You are currently browsing the monthly archive for August 2018.

A recent survey by the Pew Research Center found that the U.S. public is closely divided over the issue of animal testing: 47 percent favor the practice, while 52 percent oppose it. That’s actually a slight improvement over results from the previous study they did, in 2014, in which 50 percent of respondents opposed animal testing.

This new survey comes as the topic of using animals for testing products and for scientific research is being hotly debated. Researchers, activists, and politicians all have a vested interest in what happens with vivisection, and most—even those who profit from using animals—seem to agree that at minimum more can be done to reduce the use of animals in labs. Among the issues up for debate are specific bans being proposed, such as California’s SB 1249, as well as HR 2790, also known as the Humane Cosmetics Act, which would phase out animal-based testing for cosmetic products in the U.S. in favor of alternative testing methods (such as computer models and in-vitro testing) and eventually ban the sale in the United States of cosmetics tested on animals in other countries.

Activists have a lot of data on their side. For example, previous research has shown that 72 percent of consumers agree that testing cosmetics on animals is unethical. Moreover, using in-vitro models to predict skin irritation in humans has resulted in accuracy rates of 76 to 86 percent. Compare that to the accuracy of just 60 percent using rabbits. You’d get pretty much the same results by flipping a coin.

I asked Monica Engebretson, North America campaign manager for Cruelty Free International, about the efforts she and her colleagues are engaged in to end the practice of animal testing. Founded in 1898 by Irish writer and suffragette Frances Power Cobbe as the British Union for the Abolition of Vivisection, Cruelty Free International has been agitating against vivisection since its inception.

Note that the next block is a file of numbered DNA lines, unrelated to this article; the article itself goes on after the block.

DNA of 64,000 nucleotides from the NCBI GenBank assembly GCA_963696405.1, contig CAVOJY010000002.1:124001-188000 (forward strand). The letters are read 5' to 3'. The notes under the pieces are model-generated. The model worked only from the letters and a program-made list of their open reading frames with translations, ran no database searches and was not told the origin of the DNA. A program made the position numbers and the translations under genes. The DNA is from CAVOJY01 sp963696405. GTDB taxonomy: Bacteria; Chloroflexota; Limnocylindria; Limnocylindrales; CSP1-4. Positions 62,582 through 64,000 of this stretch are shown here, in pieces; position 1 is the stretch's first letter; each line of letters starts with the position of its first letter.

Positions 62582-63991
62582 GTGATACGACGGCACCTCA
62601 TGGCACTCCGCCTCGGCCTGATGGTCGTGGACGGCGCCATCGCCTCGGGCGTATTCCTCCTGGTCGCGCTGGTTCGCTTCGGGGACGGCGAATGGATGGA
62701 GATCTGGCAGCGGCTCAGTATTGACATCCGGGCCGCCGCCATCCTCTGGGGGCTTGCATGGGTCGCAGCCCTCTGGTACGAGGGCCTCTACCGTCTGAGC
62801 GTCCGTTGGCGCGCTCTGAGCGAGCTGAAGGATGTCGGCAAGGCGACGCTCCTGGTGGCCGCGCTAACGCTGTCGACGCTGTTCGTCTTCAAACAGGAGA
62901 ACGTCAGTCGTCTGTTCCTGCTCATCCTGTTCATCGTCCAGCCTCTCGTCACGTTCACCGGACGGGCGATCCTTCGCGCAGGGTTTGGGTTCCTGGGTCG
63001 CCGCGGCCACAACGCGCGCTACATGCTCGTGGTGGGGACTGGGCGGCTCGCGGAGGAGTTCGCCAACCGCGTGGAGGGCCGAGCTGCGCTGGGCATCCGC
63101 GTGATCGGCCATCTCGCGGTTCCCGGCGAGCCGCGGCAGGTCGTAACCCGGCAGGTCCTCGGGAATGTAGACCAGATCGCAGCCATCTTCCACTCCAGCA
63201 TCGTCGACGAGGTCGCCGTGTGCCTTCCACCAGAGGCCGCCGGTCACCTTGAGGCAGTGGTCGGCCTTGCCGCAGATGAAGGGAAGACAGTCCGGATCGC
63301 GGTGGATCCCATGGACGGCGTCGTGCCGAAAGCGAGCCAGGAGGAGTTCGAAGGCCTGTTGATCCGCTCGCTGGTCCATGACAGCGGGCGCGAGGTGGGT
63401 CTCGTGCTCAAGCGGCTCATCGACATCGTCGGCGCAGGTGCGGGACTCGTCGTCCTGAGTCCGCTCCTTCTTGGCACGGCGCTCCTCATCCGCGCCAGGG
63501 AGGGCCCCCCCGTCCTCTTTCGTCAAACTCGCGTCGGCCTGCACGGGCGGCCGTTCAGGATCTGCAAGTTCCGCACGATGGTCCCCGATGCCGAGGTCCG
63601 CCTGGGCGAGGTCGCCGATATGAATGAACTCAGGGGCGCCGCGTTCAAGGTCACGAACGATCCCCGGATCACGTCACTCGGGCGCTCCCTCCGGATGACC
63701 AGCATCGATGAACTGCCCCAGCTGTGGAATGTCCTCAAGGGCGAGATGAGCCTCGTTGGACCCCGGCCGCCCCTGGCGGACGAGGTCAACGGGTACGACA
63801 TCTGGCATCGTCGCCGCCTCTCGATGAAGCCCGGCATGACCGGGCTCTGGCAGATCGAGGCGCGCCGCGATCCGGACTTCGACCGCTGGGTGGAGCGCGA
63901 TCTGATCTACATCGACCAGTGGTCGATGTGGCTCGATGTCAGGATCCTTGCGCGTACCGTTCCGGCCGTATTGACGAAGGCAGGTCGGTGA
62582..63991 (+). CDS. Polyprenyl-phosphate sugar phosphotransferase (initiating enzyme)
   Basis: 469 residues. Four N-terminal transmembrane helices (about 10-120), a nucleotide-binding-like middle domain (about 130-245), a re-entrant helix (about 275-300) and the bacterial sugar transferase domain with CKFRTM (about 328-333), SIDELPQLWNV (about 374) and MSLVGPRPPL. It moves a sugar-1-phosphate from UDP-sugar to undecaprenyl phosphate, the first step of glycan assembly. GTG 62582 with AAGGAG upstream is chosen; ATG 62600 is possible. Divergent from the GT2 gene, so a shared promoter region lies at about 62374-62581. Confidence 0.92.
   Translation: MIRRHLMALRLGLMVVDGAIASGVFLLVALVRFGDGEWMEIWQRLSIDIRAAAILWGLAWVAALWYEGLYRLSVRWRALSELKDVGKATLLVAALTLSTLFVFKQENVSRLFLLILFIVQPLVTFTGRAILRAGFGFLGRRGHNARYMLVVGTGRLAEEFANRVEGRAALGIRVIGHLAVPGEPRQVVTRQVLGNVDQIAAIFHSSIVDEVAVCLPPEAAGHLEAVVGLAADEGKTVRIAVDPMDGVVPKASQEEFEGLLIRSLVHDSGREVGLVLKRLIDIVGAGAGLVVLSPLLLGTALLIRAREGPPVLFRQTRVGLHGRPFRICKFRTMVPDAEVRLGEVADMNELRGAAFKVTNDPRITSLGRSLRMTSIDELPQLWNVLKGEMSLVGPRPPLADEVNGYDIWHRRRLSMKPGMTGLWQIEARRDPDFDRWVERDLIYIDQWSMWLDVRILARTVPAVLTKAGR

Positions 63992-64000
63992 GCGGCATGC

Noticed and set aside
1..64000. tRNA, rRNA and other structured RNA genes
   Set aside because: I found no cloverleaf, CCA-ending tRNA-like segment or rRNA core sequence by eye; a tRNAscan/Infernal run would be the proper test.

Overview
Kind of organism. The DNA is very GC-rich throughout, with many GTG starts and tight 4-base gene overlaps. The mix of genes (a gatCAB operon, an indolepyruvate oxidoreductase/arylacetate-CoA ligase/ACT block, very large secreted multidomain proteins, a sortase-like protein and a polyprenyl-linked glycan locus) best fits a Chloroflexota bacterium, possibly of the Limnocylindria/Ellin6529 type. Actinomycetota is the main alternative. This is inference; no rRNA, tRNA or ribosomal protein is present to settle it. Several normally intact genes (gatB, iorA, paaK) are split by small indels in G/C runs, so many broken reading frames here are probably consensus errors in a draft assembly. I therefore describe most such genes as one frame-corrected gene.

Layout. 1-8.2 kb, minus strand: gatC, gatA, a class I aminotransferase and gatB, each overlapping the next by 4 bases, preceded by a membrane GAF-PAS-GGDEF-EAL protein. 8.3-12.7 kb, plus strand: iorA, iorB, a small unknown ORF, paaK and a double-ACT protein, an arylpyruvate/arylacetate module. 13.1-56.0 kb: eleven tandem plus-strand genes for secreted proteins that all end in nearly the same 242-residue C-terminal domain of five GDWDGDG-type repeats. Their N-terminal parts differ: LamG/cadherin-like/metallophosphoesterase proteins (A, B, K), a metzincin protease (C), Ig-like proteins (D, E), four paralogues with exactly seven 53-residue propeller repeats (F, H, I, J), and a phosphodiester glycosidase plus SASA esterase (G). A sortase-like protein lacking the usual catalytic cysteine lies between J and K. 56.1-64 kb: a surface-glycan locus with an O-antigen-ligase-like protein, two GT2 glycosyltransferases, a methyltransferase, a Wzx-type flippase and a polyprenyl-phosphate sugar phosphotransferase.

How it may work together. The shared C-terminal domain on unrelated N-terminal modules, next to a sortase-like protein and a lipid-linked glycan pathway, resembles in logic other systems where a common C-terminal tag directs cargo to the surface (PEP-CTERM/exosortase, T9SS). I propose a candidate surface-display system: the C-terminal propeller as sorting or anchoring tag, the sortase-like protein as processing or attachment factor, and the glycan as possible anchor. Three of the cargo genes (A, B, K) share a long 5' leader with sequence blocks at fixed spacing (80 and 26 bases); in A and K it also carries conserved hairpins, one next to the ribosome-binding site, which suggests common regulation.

“As an organization, Cruelty Free International has a big mission: to end animal experiments worldwide,” says Monica. “Our organization is headquartered in London, so we have campaigns that are focused in Europe as well as campaigns that reach around the world. This makes a lot of sense considering that European countries often lead the way on animal protection and then it becomes our task to get other countries to catch up. In fact, one of our big campaigns in the UK right now, called ‘Lead the Way,’ is working to end the use of dogs in toxicity testing. Another example is cosmetic testing on animals. The European Union started phasing out the use of animals for cosmetic tests in 2009 and the full ban came into effect in 2013. Following on this success, Cruelty Free International has been working in countries around the world to match this progress. Currently we are working to bring a petition of 8 million signatures to the United Nations.”

Stateside, Monica and her colleagues are working on what she calls “prioritizing alternatives” initiatives. “I think most people would be shocked to realize that even when modern non-animal tests are available there is no federal requirement that those alternatives be used in place of animal tests. As a result, hundreds of thousands of animals may be used each year in outdated tests that have scientifically valid, humane alternatives. [In contrast, the EU has mandated the use of available alternatives since 1986.] We were successful in passing such legislation in Virginia last year and came very close to passing a law in Hawaii. California, New York, and New Jersey already have similar laws in place. It’s all about moving the needle and keeping your eyes on the big picture.”

How You Can Help

Obviously, the first step is to not buy products tested on animals. Look for the Leaping Bunny logo and download the app on your smartphone.

Let the managers at stores where you shop know you appreciate them selling products not tested on animals.

Support legislation, such as HR 2790 and SB 1249.

Contact companies you like and ask if they test on animals or use animal ingredients. If they do, tell them you oppose any animal testing and the use of animal ingredients.

Sign and share the global Forever Against Animal Testing petition, which will be presented to the United Nations when 8 million signatures have been collected.

Share this information with your friends and family.

 

You will find more information about advocating for animals in the new, expanded edition of Striking at the Roots: A Practical Guide to Animal Activism, to be published in November.

 

Advertisements

Welcome to the official blog for Striking at the Roots by Mark Hawthorne, your source for interviews, profiles, and advice for more effective animal activism.

Get the Striking at the Roots Blog delivered to your email

    Follow me on Twitter
    Advertisements